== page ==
Many people love their cars, and enthusiasts often want to make their cars the baddest, best or the fastest cars that they can afford. That's where after market auto parts come in. "After market" or "aftermarket" simply means that the product being installed onto or into the car is made by a company other than the original manufacturer of the vehicle. Any part made by the original manufacturer is considered OEM, or original equipment manufacturer. Most performance parts are manufactured by aftermarket companies due to their ability to specialize in particular field.
When buying a new automobile from a dealership, factory options are referred to as "stock options" or "stock" for short. The wheels, engine, transmission and all performance parts are stock, including the lighting and interior. Sometimes, the dealership offers upgrades, such as a better speaker system, but even these are stock options, and commonly limited. Many people elect to further modify their vehicles after purchasing them, to make them truly unique.
Many of the modifications made to one's car are made using after market auto parts. The parts range anywhere from air intake kits to car graphics kits and chrome rims. They can sometimes be installed by the car's owner with minimal or no knowledge about automobiles, but other parts will require professional installation. Car owners should seek out knowledgeable advice in order to make an educated decision before buying an aftermarket product.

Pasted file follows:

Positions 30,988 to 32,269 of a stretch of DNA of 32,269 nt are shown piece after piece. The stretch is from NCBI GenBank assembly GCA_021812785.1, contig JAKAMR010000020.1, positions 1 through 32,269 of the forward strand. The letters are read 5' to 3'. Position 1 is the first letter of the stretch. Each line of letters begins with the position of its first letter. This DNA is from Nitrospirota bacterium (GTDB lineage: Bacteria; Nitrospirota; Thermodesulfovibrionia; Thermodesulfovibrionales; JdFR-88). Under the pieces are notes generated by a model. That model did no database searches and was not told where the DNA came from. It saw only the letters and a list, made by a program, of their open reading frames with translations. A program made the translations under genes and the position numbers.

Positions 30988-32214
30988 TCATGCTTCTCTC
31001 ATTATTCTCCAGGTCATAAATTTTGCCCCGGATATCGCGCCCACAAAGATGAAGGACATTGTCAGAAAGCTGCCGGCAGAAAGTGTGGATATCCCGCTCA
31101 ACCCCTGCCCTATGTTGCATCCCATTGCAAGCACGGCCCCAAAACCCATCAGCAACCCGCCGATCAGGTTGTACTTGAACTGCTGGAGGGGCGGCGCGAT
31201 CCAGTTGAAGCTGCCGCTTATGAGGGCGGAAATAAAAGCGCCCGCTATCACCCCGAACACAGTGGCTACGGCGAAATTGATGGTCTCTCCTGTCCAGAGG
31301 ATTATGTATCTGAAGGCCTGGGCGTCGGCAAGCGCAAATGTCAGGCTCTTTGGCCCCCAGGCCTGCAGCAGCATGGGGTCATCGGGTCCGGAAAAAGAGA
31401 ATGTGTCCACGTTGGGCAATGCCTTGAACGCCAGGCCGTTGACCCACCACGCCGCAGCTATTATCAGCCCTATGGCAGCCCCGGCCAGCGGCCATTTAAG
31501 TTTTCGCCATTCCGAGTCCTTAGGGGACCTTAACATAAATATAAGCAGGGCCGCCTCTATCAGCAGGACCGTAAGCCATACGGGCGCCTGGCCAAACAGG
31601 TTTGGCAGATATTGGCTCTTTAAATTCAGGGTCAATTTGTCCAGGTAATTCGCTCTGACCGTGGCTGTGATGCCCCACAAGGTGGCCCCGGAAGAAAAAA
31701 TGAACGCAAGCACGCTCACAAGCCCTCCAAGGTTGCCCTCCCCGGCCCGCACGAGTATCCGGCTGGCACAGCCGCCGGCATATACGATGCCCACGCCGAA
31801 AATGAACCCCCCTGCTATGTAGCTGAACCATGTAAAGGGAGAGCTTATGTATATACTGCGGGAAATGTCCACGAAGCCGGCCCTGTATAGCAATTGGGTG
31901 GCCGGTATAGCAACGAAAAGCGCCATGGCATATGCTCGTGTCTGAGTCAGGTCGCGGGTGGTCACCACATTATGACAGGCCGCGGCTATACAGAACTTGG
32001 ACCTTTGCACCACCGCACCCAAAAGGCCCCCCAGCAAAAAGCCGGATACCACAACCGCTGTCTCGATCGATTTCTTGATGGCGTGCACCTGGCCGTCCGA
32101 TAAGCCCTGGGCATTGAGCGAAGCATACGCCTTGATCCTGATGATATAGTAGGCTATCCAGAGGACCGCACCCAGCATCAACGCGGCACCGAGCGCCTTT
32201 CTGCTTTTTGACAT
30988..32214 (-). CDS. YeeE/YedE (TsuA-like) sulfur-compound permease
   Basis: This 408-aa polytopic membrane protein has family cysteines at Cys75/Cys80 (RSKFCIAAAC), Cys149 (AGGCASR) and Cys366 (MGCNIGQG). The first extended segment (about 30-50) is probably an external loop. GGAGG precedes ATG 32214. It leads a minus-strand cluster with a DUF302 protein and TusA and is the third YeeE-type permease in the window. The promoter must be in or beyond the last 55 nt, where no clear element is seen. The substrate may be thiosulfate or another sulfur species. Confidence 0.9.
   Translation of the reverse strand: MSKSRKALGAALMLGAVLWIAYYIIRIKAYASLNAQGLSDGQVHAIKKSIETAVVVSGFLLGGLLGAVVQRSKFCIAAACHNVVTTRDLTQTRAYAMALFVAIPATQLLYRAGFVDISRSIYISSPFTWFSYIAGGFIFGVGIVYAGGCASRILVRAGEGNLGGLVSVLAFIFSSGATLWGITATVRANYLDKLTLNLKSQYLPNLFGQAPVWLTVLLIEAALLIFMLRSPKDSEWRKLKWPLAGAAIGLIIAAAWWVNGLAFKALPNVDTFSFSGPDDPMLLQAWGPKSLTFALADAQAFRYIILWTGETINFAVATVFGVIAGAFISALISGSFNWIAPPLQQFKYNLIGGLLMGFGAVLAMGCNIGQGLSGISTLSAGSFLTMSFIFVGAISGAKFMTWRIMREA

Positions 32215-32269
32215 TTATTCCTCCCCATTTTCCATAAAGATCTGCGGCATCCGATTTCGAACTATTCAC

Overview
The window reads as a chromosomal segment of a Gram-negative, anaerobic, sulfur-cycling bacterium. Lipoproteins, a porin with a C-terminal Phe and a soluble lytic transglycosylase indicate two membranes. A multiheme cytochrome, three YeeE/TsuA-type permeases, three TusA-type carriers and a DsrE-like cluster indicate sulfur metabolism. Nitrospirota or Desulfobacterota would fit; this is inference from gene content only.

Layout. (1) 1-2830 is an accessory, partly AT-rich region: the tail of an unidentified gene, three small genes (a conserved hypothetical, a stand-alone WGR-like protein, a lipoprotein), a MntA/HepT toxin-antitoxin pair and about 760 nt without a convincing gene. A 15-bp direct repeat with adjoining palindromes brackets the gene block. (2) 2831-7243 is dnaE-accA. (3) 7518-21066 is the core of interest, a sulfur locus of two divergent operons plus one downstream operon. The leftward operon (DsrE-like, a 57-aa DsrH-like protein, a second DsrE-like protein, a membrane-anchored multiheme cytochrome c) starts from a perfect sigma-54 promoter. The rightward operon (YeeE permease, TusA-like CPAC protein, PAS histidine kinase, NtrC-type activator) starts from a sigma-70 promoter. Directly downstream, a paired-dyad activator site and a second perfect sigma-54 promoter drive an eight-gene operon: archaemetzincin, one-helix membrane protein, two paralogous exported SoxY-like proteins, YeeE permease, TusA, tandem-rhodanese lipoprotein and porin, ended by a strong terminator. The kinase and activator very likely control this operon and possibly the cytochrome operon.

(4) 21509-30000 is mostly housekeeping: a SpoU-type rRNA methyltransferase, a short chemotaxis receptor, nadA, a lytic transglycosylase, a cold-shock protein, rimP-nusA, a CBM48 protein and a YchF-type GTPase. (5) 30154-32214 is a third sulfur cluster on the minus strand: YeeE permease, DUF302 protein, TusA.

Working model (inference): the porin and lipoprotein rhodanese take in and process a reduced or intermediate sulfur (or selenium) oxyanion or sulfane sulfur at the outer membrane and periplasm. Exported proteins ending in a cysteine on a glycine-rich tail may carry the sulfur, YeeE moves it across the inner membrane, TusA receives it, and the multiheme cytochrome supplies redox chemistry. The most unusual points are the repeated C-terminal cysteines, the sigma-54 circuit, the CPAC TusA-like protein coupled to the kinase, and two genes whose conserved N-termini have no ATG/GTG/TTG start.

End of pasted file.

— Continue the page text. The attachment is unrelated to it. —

In many instances, using after market auto parts on a vehicle may void the car's warranty, if it has one. Owners should, therefore, be sure to check their automobile's manufacturer warranty before electing to make aftermarket changes. Additionally, many of these parts are specifically designed to fit only certain model cars and certain years of that model. Before ordering a part, the consumer should be certain it matches his vehicle's make, model, and year.
Perhaps even more important is compatibility with the law. Many aftermarket parts are not illegal to sell, but when installed in an automobile, they may violate local laws and regulations. For instance, the amount of window tinting a person can legally have on his car varies by location, as well do emissions laws and taillight and headlight colors and brightness levels. Just because a part is being sold, that doesn't mean it is legal to install in an automobile.